Record take-up of industrial space in Dublin
Savills Ireland forecasts decline in vacancy rates for industrial space this year
The former Olhausen facility in Blanchardstown was among the sales in Q4, 2013. photograph: dara mac dónaill
Vacancy rates for industrial space in Dublin will continue to decline this year following a record
take-up in 2013, according to Savills Ireland.
The agents said total take-up in the fourth quarter of last year was about 89,000sq m, the highest quarterly take-up recorded in Dublin in the past five years.
Five of the agent’s top 10 deals completed in 2013 were done in the last quarter of the year. These included the sale of the former Olhausen facility in Blanchardstown and the sale of the former Omega Teknika plant in Finglas.
Savills said the manufacturing component of gross domestic product, which is a critical driver of the demand for industrial space, increased by 2.1 per cent in the year to September. As a result, the market for industrial property strengthened throughout 2013, and culminated in a total take-up figure of 274,000 sq m for the year.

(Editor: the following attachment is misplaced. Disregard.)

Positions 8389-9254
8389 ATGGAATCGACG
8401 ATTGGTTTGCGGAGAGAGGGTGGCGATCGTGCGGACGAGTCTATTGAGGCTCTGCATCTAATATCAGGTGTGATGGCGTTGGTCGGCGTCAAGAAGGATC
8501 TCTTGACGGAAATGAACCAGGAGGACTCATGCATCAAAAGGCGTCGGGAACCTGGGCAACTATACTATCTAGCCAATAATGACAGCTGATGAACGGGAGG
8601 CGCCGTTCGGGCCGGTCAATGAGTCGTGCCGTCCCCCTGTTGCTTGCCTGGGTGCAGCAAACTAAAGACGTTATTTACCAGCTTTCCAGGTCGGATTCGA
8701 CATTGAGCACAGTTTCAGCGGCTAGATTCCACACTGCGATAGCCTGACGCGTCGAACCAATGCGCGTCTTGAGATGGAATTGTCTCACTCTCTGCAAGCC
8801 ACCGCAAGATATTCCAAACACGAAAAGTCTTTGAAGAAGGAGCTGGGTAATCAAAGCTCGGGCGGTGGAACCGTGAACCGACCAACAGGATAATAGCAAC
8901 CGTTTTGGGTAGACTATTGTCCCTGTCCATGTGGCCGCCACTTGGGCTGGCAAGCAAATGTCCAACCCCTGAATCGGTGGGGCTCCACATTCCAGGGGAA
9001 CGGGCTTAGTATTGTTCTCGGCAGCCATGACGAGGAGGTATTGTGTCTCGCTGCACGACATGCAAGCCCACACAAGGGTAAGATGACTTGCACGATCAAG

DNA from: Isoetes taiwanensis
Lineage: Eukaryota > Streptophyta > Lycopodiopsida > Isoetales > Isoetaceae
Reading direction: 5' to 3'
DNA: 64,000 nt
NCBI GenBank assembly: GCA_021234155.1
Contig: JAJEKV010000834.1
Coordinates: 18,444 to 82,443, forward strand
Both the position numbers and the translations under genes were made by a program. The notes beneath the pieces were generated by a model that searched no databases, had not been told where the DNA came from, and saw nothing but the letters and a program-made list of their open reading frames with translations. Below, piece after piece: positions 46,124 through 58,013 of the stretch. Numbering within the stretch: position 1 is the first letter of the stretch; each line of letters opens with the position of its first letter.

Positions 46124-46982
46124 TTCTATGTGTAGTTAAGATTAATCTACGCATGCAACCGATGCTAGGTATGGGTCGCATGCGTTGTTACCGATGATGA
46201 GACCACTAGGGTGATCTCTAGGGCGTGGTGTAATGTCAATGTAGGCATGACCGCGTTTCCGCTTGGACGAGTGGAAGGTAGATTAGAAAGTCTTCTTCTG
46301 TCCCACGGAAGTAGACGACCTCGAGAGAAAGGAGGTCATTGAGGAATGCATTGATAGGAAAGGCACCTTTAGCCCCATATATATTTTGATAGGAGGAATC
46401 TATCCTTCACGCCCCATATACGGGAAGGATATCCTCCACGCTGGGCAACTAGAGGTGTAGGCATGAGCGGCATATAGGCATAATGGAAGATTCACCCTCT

This is a new record for the Dublin market and is 45 per cent higher than the 2012 total and 87 per cent up on the figure for 2011.
In addition to the improvement in Ireland’s manufacturing performance, more recent figures show retail sales are now also bouncing back. According to Savills this will add further to the demand for warehousing space.
“Employment and household incomes are now rising, and this is feeding through to the tills with a 3 per cent uplift in retail turnover in the 12 months to December. In turn, this is creating additional demand for logistics and distribution space,” Savills director of research Dr John McCartney said.
Despite increased demand, capital values for industrial space remain at low levels. Savills Ireland industrial director Gavin Butler said this had led to a rise in the number of buildings being bought outright rather than let.
“With market prices currently running at around half the cost of developing buildings, it has never been cheaper to buy industrial property in Dublin. As a result, sales increased from 20 per cent of market transactions in 2012 to 47 per cent last year.”
Mr Butler said low capital values are also hindering new development of industrial buildings, and this will result in the market continuing to tighten in 2014.
“With demand increasing and no new supply in the pipeline, we expect vacancy rates to continue falling in the medium term. In particular, we are likely to see a shortage of good-quality accommodation over 1,000sq m in prime locations which should lead to an up-tick in values for this type of product as the year progresses,” Mr Butler said.